Pretty impressive, no?  Or in the words of one student:

It was very awesome and EPIC.  – Jorge S.

Maybe that says it all.  Until next year!

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Bolivia – Day 9

OK, I’m skipping around; some days are more interesting that others. And this day is particularly interesting, concert day.

Not only is our concert making the papers, we were on television live this morning at 7:30. Hmm, after those 10 dinners, a challenge. Vivian is everyone’s dream morning show host with her great smile and interest in her guests. But the studio is an amazing collaboration of 20 technicos covering three spaces at the same time. It’s marvelous to witness, creates no little uncertainty till you’re, on and then you’re on…

It must have worked. The concert was standing room only.

But you have to put that concert into context. I don’t think there had been many rehearsals on this Concerto Concert repertory before we arrived. Some of the kids really just can’t count the beats. And only the top 5 or 6 violins are really ready for prime time. So I and each of the teachers chose what to attack and predicted what would probably get the most bang for our buck. Daily we had talleros (sectionals) with the cellos (Carol) and basses, the flutes on their own (Maria), and the violins (Kristin) sometimes all together, sometimes divided into 1sts and 2nds. But as late as Tuesday, I was just not sure we’d get this thing together.

The soloists were two German lads spending their military service time here as volunteers in Sicor, teaching clarinet (Milan) and oboe (Fabian). They are supported by the German government and have really made their mark. And they were great to work with, fully prepared, and musically charged. But getting the  orchestra as polished appeared un-doable.

Today (Wednesday, Day 9) we did get into the concert hall for the dress rehearsal. Part of Rubén’s negotiations was to offer the concert in the Hotel Event Center in exchange for our complimentary rooms. Well, it is a fine hall, with very good acoustics, bright and inviting, high ceiling and no acoustic tiles! The dress was inspired and the hall played no little part in that. Fortunately the concertmaster, playing Saint-Saens Rondo & Capricioso, really blew it in the dress rehearsal. I was worried that if everything went too well, something would crash in the concert.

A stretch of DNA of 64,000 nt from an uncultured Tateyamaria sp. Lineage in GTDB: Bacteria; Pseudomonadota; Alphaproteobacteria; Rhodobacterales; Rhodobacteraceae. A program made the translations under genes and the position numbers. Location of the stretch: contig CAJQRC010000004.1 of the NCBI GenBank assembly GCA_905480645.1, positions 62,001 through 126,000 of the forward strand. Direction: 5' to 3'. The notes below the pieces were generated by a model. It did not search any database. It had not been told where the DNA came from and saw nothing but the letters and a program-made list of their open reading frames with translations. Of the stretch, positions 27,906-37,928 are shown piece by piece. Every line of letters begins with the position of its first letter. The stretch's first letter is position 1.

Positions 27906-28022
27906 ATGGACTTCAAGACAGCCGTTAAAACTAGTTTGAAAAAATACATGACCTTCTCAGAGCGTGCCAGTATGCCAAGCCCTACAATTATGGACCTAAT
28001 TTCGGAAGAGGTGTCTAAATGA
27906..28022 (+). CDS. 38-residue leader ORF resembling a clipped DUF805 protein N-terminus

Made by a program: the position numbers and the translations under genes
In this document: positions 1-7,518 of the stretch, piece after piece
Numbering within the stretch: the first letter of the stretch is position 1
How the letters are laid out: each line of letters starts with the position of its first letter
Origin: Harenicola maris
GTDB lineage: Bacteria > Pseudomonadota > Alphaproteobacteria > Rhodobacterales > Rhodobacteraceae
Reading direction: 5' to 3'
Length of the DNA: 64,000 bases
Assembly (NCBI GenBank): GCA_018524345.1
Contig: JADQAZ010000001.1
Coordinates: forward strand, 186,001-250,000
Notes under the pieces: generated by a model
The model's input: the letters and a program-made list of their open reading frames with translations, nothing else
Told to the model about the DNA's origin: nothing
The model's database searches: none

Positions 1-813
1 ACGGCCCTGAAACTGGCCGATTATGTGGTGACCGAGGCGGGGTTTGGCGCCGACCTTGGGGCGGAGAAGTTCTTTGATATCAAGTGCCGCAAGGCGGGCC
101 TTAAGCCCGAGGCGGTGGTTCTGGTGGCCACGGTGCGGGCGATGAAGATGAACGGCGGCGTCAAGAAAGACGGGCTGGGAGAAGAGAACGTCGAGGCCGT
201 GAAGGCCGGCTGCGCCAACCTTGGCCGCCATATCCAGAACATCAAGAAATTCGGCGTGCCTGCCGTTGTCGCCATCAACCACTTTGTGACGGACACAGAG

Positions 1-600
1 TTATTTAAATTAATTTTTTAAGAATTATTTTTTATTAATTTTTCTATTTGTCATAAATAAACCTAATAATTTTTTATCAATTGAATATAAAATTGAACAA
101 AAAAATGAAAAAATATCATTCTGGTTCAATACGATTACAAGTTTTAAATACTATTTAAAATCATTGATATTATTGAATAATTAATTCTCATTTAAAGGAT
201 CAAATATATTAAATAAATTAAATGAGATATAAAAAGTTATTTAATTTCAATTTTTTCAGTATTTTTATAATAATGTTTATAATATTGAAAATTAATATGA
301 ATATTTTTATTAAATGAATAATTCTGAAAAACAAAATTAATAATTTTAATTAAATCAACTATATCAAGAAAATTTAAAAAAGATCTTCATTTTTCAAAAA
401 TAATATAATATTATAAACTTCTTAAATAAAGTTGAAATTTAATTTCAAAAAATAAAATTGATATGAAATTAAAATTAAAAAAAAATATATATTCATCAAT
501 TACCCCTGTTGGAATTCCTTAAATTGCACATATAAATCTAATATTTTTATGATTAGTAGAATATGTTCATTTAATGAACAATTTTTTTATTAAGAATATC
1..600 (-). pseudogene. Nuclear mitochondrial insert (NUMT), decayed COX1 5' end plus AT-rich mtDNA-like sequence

May I tell you that from the first measures of the opening Weber Clarinet Concerto it was clear we had pulled it all together. And when we closed the first movement and managed to keep the public from applauding with our concentration, I knew we had them. The concert was a smashing success. Marvelously concentrated and intense playing, many minor glitches overcome among some instruments, soloists in top form, and the public applauding grandly for all. When we finally ended the concert with an orchestrated version of the very popular Sobergio, they were on their feet and shouting! It was all very gratifying.

Before the post-first-concert—we’re on Thursday night in the city center—dinner, to which we invited our hosts, I was stopped numerous times, most notably by Guillermo, a local citizen amazed at what ‘his’ local kids were being inspired to do; by the Czech violin teacher who has his own trio with two Russians in town and is the local professor for the better violinists; and finally by the wizened old woman—reminded me of my hard-working grandmother—who knows the ‘boys’ soloists, for she and her accompanying daughter are residents of Plan 3000 (I owe you an explanation) where the Sicor Orchestra rehearses. Walked right up to me looked me in the eye with a big thank you, threw her arms around me and held me for moments, just to say thank you. Well, that’s all the thanks I need for this trip.

I leaned at dinner that this was a cultured audience. The Czech violinist cancelled his orchestra rehearsal and brought the entire group to our concert. But many other artists, musicians, and leaders of the city were there. They clearly got what they came for and are eager for more.

Tomorrow: the big downtown public concert.